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Reverse spatchcocking a chicken

by Tom Hill, Head Butcher at Turner & George

Reverse spatchcocking a chicken involves cutting through the breast bone and then flattening it out, as opposed to normal spatchcocking, where you remove the backbone. Reverse spatchcocking is usually used in Europe but both methods reduce the cooking time of a whole chicken and keeping it on the bone helps prevent it from drying out.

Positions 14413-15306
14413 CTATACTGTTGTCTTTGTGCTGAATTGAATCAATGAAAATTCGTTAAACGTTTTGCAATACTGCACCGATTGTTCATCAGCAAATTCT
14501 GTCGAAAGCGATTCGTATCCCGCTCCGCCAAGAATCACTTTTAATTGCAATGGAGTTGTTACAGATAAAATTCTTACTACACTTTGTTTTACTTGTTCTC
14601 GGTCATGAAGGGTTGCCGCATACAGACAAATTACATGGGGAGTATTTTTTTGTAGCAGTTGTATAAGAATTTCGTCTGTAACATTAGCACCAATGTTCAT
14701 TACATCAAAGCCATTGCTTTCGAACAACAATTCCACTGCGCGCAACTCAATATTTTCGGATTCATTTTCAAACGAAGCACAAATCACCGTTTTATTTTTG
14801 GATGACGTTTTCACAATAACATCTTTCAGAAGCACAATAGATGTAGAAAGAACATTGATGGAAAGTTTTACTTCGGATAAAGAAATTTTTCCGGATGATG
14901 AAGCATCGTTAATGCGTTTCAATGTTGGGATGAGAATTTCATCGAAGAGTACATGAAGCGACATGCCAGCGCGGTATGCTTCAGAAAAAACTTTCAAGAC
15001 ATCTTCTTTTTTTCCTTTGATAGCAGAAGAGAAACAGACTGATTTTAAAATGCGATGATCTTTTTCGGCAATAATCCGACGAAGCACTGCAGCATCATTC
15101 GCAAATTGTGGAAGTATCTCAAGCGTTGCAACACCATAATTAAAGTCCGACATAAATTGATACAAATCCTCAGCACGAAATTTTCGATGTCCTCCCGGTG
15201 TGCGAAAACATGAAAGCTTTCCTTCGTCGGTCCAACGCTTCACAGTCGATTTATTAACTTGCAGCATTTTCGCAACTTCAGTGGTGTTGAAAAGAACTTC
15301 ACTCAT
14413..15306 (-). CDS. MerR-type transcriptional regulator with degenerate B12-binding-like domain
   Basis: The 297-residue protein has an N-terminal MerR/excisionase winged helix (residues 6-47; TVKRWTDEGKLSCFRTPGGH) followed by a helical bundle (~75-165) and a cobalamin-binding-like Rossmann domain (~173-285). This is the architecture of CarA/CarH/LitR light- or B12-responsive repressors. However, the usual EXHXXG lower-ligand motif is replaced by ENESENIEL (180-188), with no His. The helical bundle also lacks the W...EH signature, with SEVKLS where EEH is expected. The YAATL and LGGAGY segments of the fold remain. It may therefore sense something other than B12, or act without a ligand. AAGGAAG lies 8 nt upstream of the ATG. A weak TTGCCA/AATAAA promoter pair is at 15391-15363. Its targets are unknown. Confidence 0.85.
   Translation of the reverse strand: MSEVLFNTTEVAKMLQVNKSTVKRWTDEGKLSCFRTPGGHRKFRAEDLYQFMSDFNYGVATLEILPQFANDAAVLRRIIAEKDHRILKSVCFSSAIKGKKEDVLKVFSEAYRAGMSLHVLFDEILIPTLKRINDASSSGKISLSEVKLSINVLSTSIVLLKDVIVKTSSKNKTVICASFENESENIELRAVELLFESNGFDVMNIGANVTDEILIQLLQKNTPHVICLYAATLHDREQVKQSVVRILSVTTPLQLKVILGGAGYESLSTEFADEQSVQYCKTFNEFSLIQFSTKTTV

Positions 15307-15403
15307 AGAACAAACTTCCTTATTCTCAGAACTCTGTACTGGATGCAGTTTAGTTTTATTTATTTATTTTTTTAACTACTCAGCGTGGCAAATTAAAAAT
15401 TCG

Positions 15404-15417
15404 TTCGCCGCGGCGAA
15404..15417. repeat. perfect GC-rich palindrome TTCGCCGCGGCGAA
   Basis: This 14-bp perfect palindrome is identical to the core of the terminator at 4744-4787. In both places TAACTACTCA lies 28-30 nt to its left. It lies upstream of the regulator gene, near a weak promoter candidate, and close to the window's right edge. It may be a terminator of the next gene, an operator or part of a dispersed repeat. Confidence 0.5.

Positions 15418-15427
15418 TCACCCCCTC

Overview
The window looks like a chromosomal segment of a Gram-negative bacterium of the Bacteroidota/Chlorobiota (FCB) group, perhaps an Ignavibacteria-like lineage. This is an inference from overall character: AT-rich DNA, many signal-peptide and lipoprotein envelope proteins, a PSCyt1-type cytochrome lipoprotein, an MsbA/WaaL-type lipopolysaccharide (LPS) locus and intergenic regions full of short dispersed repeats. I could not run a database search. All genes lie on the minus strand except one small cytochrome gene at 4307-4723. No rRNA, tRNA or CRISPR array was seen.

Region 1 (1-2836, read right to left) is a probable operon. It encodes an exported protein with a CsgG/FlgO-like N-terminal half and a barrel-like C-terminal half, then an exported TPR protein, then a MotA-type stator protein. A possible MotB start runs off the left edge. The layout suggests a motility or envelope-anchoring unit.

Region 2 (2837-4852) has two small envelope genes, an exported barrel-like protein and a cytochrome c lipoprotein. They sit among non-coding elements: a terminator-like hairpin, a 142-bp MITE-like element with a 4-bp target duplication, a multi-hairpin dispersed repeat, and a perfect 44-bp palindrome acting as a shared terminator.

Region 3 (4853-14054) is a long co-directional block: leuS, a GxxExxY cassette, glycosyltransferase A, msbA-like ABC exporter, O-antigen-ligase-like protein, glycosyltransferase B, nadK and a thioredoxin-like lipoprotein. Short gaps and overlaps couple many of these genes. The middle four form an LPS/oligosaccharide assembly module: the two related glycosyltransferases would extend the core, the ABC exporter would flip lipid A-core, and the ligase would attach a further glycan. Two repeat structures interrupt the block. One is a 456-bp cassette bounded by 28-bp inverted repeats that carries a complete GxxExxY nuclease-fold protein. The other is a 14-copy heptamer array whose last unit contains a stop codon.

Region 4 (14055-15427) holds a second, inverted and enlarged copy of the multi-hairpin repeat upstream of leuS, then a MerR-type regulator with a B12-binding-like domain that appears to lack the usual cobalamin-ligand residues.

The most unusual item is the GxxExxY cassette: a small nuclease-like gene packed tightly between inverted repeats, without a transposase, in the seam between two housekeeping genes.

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Richard H. Turner is an acclaimed restaurateur with an unwavering passion for food. James George is a man who knows and loves his trade – he’s a keen advocate of traditional cutting methods and butchery. Together, they formed Turner & George to bring back to the high street the same quality and consistency of meat found in Richard’s kitchens.
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